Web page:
A South African tyre recycler has unlocked value for the global steel industry by selling the wire from inside used truck tyres. The Mathe Group is servicing Australian and Korean steel markets with its wire by-products. Originally, the Mathe Group was only selling recycled rubber crumb for use as a flooring material, insulator and road surface material.
The recycling facility is located in Hammarsdale (between Pietermaritzburg and Pinetown). The Mathe Group says that 27% of each truck tyre is made from high-tensile steel – this means that each 68kg truck tyre contains approximately 18kg of steel wire.
Turning steel into money for tyre recyclers
Tyre recyclers often remove these steel wires using powerful magnets during the shredding process. This mangled steel is then loaded into shipping containers and sent to the nearest port or waste management facility.
Recent developments in technology have allowed tyre recyclers to invest in debeading machines that remove the steel before the shredding process. This preserves the shape and integrity of the steel as it does not pass through a shredder. It allows tyre recyclers to access a sellable by-product that retains its value in other markets.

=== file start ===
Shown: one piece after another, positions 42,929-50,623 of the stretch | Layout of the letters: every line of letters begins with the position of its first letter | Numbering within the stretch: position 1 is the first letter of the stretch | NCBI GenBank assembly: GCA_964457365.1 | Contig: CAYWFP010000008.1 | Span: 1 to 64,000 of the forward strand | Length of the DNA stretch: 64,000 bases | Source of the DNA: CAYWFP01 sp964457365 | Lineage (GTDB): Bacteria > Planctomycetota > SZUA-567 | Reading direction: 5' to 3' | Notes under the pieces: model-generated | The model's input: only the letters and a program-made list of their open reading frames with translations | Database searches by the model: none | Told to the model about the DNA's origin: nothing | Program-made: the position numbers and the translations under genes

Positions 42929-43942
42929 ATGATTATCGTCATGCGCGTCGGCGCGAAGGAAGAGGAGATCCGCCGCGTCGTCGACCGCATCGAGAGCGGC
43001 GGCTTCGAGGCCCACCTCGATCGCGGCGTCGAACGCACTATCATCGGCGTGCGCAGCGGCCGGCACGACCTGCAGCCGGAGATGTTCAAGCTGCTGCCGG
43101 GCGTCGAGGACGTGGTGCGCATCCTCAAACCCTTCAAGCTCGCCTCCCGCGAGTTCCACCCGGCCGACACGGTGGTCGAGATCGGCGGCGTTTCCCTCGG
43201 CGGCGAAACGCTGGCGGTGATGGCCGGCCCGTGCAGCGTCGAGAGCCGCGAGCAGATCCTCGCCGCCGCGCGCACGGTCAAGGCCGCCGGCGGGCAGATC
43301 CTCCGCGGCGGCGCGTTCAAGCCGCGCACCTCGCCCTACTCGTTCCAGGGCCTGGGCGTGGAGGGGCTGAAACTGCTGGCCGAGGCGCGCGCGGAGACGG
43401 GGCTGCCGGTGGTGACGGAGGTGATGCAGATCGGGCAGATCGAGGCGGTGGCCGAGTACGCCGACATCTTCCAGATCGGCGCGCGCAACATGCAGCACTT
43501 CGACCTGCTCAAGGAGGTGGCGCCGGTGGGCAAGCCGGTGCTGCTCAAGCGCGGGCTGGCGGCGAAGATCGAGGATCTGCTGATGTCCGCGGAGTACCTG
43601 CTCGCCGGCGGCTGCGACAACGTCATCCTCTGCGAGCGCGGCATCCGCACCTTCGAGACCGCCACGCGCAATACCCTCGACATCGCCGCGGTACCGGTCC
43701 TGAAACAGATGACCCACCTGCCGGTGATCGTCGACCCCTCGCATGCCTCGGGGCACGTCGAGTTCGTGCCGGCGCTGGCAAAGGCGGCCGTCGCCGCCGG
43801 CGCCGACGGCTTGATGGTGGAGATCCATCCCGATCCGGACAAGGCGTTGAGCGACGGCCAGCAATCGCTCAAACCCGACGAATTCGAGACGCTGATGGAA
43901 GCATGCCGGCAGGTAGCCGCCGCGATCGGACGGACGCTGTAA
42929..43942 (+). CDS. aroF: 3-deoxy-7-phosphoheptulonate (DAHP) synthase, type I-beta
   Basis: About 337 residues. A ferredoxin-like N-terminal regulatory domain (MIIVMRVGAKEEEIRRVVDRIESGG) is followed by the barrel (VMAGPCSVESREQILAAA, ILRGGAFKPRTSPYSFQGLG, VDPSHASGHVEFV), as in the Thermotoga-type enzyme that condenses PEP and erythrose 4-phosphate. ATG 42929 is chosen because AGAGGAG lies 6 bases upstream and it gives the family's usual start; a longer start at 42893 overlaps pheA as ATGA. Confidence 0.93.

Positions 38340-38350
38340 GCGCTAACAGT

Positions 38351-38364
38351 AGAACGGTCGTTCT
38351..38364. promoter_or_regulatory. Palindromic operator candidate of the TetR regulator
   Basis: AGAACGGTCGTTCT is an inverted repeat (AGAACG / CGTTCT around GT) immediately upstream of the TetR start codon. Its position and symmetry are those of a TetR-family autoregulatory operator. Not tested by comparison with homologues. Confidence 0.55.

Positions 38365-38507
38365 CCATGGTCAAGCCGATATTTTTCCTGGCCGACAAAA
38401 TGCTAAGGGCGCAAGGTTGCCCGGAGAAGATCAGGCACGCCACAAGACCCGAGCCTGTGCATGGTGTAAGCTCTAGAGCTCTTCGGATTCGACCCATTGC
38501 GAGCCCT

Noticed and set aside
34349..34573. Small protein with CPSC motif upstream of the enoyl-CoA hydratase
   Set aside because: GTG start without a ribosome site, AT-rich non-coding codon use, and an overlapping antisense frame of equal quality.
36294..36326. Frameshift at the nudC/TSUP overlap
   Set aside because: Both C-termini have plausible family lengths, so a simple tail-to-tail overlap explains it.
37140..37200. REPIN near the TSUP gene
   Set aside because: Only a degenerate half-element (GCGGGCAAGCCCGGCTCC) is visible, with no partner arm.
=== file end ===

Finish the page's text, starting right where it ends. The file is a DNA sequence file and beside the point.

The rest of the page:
These steel wires are compacted, baled and packaged for shipping overseas. Compacting the steel allows for larger quantities to be loaded into shipping containers. Each container can hold up to 20 tonnes of steel from recycled tyres.
Demand for recycled steel is growing
According to the Mathe Group, the demand for steel wire from tyres is increasing. International car manufacturers and ship builders are always looking for high-tensile steel and the fact that this by-product is recycled makes it more cost-effective for international markets. The other benefit of this recovered steel is that it is clean and in shape.
“Clean steel which has the least amount of rubber is far easier to process. We have less than four percent rubber contamination in our product, making it far easier to process than steel sourced from elsewhere in the world,” says Dr Mehran Zarrebini, head of PFE International which is a major shareholder in the Mathe Group.
By continuously investing in new technologies such as these, the facility will be able to increase steel output and its efficiency. The tyre recycling facility is expanding steadily which allows it to meet the demands for the steel by-products.
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